Perhaps it is too soon to analyze the effects of the refugee crisis on the MICE tourism in Europe and the region, but we should look back and revisit last year’s events at the start of 2016.
History will surely remember 2015 as a year of record breaking migrations of people searching for security and fleeing wars.
We asked convention bureaus how much impact has migration had on organizing and running events in European cities. Although the overall impression is that they avoid talking about the topic, some of them that did comment are the London & Partners, Vienna Convention Bureau, Amsterdam Marketing, Madrid Convention Bureau, and Serbia Convention Bureau.
Most of these Convention bureaus believe that the refugee crisis has no special impact on MICE tourism in their countries and they have no statistical data about events cancellations due to the problem.
Also, there is a tendency to turn these events into opportunities, chances to prove the safety of a destination exceeding any negative effects.
“It’s too soon to know if the last Middle East migrations have affected the meetings industry in Madrid; it is reasonable to think that these population movements won’t be a crisis factor for us: we belong to a country traditionally chosen as a destination by migrants coming from the African North, and this fact has never been a parameter for the evolution of this specialized tourism segment. What we should do – due to the political and safety situation of the Middle Eastern and Northern African countries – is use the advantage to become first choice for companies and associations looking for safer Mediterranean and South European destinations,” says the Madrid Convention Bureau.
“We notice how carefully customers decide on European destinations,” notes the Serbia Convention Bureau.
“Certain events – even big conferences – are getting cancelled or having their venues changed. The tendency is less present in Serbia, since these challenges are not affecting us as much as they are other countries.
Although there are indications that we could benefit from these developments, due to the decision of some organizers to move their events to Serbia, the fact is that long-term instability benefits no one and the whole industry is wishing for a soon and permanent solution to the ongoing troubles,” concludes the Serbia Convention Bureau.
Meanwhile, security and safety concerns have overtaken cost control as the number one priority of corporate executives when considering business travel growth, according to new research from American Express Global Business Travel (GBT).*
[quote_box_center]* The Barometer released during the GBT’s 25th annual EVP, held in Paris. The Barometer was prepared by Concomitance from interviews with 580 persons in charge of corporate travel budgets and possessing an aggregated expenditure of €1.3 bn. The interviewees were spread over companies based in 10 major European countries.[/quote_box_center]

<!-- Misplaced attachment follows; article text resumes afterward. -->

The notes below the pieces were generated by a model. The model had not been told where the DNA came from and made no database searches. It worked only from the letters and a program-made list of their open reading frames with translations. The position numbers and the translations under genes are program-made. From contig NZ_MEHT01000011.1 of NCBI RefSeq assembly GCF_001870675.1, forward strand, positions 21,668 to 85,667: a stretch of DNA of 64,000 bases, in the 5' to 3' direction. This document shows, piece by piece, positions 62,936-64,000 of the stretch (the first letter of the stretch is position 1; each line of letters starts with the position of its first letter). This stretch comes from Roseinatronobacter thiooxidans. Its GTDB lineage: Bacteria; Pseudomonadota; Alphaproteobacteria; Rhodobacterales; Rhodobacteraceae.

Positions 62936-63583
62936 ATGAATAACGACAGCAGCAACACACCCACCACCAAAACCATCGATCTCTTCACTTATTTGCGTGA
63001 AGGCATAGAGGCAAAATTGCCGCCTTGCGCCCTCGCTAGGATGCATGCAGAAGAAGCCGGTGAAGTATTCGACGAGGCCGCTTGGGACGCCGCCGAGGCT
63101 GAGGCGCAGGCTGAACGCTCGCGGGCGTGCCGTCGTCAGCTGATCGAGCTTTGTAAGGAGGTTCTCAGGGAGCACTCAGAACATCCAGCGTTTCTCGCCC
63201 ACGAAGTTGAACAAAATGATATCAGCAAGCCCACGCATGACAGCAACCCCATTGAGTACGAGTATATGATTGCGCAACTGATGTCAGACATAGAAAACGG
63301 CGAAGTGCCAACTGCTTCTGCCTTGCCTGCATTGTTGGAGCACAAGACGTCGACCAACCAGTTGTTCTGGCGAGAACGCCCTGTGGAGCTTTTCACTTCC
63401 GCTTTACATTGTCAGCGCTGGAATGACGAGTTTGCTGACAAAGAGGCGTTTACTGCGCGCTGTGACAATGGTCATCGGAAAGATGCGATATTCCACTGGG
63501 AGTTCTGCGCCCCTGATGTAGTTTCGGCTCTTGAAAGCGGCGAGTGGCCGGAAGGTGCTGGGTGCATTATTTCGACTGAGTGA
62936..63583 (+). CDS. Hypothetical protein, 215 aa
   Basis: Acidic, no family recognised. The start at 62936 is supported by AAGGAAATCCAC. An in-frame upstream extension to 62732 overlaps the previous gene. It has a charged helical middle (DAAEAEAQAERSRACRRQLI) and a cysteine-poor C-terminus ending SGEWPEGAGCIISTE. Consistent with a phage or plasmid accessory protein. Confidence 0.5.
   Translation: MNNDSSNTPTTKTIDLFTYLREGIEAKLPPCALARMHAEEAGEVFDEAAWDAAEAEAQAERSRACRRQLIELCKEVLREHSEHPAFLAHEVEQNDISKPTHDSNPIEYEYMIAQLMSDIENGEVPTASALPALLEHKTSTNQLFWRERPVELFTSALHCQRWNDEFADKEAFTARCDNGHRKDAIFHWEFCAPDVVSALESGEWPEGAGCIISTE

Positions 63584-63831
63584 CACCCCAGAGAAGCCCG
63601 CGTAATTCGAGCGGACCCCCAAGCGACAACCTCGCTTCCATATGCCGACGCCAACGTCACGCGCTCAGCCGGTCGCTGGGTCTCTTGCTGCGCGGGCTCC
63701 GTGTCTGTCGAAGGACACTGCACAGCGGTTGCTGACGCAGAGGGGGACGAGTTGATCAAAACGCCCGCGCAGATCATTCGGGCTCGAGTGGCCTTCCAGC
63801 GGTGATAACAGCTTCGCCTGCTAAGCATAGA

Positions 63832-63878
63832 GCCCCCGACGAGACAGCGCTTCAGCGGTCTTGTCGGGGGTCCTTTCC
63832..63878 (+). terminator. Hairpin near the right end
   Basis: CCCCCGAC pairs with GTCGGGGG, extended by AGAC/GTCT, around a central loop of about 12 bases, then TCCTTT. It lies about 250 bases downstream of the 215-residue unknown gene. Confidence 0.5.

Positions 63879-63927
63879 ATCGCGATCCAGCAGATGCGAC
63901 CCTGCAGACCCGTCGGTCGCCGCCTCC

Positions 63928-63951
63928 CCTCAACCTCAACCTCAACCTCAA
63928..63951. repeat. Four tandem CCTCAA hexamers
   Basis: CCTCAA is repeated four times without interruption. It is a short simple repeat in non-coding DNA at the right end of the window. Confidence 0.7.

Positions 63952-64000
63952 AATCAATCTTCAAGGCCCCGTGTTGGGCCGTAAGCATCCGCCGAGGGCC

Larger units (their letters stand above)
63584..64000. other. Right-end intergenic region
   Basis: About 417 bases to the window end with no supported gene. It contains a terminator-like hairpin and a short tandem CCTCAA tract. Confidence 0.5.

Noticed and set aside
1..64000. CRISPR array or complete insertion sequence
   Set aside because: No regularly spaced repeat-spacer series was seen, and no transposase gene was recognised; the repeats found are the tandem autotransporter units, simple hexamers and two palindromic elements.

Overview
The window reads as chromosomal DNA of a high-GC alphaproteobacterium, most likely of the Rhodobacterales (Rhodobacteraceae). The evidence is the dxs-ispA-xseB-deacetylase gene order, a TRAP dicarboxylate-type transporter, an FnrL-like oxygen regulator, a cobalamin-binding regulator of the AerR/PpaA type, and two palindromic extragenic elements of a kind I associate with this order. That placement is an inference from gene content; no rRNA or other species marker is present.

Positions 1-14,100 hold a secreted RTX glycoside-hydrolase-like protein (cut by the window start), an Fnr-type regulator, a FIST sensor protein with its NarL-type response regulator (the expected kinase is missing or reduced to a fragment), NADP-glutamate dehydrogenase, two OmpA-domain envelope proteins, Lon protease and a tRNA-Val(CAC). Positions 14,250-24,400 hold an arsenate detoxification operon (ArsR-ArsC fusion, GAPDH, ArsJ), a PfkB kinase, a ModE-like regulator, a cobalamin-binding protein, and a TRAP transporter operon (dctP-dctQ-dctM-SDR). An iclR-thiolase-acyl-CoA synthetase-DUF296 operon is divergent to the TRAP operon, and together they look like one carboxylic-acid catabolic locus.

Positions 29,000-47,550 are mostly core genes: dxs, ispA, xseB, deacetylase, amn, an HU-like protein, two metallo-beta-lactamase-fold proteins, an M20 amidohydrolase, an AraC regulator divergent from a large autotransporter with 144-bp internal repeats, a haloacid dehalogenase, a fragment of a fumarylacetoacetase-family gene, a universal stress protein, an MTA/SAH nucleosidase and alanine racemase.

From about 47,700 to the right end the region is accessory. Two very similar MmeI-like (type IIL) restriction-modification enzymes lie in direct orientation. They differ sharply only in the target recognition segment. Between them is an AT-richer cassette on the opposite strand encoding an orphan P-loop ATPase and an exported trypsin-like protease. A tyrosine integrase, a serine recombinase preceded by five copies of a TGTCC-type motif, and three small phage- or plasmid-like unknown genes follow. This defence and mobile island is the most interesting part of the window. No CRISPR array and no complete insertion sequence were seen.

Sadly, at the end of 2015 another event took place and shook the globe, at the same time touching on many industries – event organizing in Europe being among them. The horrific November attack in Paris caused justified fear and certain discomfort in organizing larger gatherings.
According to the responses of other Convention bureaus, their cities saw no cancellations of already arranged events, while – for example – a Michelin event for 550 people was requested to be moved from Paris to Amsterdam. Paris events were getting cancelled, but not in large numbers.
Music events certainly were getting cancelled, while U2’s performance planned for November was moved to December.
As for the movie industry, Jane Got a Gun featuring Natalie Portman and Bridge of Spies, where Steven Spielberg, Mark Rylance and Amy Ryan were scheduled to appear, saw the cancelling of their promotions.
The Airbnb Open conference that takes place in Paris where more than 6,000 attendees reportedly visit from over 100 countries across the globe has been cancelled.
Currently, the company has over 600 employees in the city, as well as 5,000 Airbnb hosts and “superhosts” in town who attended the conference.
Now, organizers are looking for “safe destinations” for their conferences, conventions, or meetings, somewhat more carefully than under normal circumstances. We can say that everyone is aware of and following the situation in Europe, and by this working on promoting their destinations as safe for event organizing. They are expecting everything to get back to normal, without any major effects on MICE tourism.
This is evident in some of the 2016 plans noted by Convention bureaus from across Europe.
“2015 has been a fantastic year for London’s MICE sector, we’ve had some great events coming, and returning, to the city, such as the European Society of Cardiology congress, which broke all previous records of attendance, London Technology Week, and Advertising Week Europe. 2016 is set to be equally successful with great new events taking place in the capital including New Scientist Live, which will demonstrate how science and technology can improve lives and shape society, and the AI Summit, which will explore the possible applications of Artificial Intelligence for business purposes.”- Tracy Halliwell, Director of Business Tourism & Major Events at London & Partners.
“In the meetings industry market, we are confident that there will be a continuous increase of the activity in Madrid; overall in the incentives and corporate sector, as the companies are investing more budget than in these last years of economic crisis and it appears that Madrid is awakening more and more interest between event organizers.” – David Noack, Director of the Madrid Convention Bureau.